Last year, doing my taxes was a breeze. I used TurboTax’s free filing option, and all I had to do was plug in information from my W-2 and 1099 forms and answer simple questions about myself.
Even the state filing was simple. I did it by hand to save the $35 or so, and it took about an hour to do a few easy calculations and plug in the pertinent information from the Federal form, which TurboTax let me print.
This year, however, my tax situation is a little bit more complicated. With the success of this blog came a complicated tax scenario when I realized I had to make estimated quarterly tax payments.
After flipping out and thinking that I was going to have to pay an underpayment penalty and getting lucky with the timing to avoid it, I got to this year’s taxes. Again, I inputted my information from my forms, but this time I had a lot of information that wasn’t included on any 1099.
It all had to come from my records. I think I do a good job keeping track of advertisers and expenses, but since some payments come by check and others by paypal and others sources, it requires a bit of work to keep everything under control.
Going through all these taxes taught me some important lessons that I will be sure to keep in mind throughout 2011.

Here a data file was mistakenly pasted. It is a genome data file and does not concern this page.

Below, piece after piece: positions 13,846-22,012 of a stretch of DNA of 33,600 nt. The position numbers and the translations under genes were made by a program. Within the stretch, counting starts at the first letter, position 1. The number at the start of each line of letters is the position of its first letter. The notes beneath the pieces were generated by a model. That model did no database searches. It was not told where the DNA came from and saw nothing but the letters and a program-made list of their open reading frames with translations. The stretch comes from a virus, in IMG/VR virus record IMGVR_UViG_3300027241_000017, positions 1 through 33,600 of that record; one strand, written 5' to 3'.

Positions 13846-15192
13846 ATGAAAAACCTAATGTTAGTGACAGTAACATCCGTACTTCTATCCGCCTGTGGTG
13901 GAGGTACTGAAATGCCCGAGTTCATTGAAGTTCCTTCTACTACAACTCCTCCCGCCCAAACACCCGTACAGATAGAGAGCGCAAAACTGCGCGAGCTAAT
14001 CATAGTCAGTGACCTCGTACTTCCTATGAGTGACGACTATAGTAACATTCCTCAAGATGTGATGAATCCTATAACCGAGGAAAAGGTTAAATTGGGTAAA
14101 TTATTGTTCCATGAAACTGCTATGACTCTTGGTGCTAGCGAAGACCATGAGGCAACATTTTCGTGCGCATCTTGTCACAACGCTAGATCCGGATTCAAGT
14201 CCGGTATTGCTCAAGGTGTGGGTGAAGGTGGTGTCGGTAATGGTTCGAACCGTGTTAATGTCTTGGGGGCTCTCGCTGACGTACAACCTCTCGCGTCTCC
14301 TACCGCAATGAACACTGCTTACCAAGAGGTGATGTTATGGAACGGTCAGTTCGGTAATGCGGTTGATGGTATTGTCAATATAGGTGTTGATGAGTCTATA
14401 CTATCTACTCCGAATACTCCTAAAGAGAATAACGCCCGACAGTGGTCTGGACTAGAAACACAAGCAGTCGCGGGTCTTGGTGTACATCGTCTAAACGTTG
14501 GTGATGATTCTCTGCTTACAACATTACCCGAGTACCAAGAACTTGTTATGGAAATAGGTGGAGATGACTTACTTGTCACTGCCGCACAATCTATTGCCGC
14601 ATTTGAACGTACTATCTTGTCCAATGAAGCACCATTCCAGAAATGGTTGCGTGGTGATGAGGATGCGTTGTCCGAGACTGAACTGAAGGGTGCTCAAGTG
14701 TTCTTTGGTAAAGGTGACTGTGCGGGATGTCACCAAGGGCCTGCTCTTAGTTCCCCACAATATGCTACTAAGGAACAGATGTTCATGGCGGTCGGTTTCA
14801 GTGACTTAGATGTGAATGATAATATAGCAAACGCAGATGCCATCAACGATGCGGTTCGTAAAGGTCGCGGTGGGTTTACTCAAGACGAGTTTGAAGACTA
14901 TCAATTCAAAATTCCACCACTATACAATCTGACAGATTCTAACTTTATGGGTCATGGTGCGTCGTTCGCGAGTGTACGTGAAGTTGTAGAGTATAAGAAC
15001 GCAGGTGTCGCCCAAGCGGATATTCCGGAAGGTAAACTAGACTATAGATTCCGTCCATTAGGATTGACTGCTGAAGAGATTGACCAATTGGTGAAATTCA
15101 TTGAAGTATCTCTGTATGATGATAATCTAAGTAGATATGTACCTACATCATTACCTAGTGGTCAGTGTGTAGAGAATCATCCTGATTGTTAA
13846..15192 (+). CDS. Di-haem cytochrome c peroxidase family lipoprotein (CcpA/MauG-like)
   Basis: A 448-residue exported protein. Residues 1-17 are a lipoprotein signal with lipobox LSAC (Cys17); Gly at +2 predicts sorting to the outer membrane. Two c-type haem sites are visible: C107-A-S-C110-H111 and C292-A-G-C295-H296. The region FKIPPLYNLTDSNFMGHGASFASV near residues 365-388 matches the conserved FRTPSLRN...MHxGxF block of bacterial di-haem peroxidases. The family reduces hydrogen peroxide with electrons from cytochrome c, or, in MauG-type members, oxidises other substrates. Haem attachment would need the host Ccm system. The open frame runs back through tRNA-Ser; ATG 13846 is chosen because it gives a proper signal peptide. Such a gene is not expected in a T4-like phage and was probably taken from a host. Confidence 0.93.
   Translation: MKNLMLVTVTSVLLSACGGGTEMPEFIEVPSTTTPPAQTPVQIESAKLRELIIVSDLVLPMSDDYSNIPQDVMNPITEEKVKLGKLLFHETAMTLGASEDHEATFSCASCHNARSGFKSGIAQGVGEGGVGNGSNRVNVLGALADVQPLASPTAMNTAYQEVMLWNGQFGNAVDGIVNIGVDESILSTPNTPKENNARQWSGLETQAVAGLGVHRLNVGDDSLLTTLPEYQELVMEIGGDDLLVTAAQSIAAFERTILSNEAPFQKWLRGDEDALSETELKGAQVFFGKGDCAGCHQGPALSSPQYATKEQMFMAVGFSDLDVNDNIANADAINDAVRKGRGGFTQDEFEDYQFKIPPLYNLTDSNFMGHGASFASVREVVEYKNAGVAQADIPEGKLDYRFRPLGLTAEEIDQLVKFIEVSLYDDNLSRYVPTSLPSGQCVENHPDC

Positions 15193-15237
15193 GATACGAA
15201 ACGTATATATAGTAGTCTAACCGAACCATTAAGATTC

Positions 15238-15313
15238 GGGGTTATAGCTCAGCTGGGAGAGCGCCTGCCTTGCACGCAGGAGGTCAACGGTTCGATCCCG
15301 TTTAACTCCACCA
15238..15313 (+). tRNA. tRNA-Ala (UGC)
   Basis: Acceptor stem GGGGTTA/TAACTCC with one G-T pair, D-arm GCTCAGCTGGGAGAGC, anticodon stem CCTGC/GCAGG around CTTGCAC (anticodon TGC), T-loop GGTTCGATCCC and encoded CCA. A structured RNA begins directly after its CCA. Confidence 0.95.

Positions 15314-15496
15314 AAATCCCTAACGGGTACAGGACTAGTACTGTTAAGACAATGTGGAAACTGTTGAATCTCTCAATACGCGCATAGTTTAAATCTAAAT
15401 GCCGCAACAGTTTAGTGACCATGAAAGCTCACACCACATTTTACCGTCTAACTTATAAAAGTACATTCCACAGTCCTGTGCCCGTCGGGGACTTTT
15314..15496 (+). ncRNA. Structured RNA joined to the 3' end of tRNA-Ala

1. Keep Track of Everything in a Separate File
When everything is lumped together, it’s easy to forget how much you made in a certain venture or which shipping costs were business related. Get a separate space for your business transactions. Keep track of them in a separate spreadsheet and you’ll have a much easier time come tax time in 2012.
2. Keep Receipts
If the IRS decides to audit you and you have no record of travel expenses or home office equipment, you will be questioned. And it won’t be very fun for you. By keeping receipts, an audit will be nothing to be scared of. Since you have the proof to back up your claims, you’ll be able that everything you reported is true.
3. Review Monthly
It took me a few hours to reconcile my Mint.com account with my other accounts. There were payments that I couldn’t remember where they were from and sometimes I used the names of companies and others the names of individuals. It was a mess. By reviewing monthly, everything will be in the front of my mind. No having to dig through emails or do brain exercises to remember transactions that occurred over a year ago.
I’ve been doing this with my recent business venture, and it’s a great way to review progress as well as look ahead to the coming few weeks to see where things can be improved.
Readers, what lessons have you learned from doing taxes?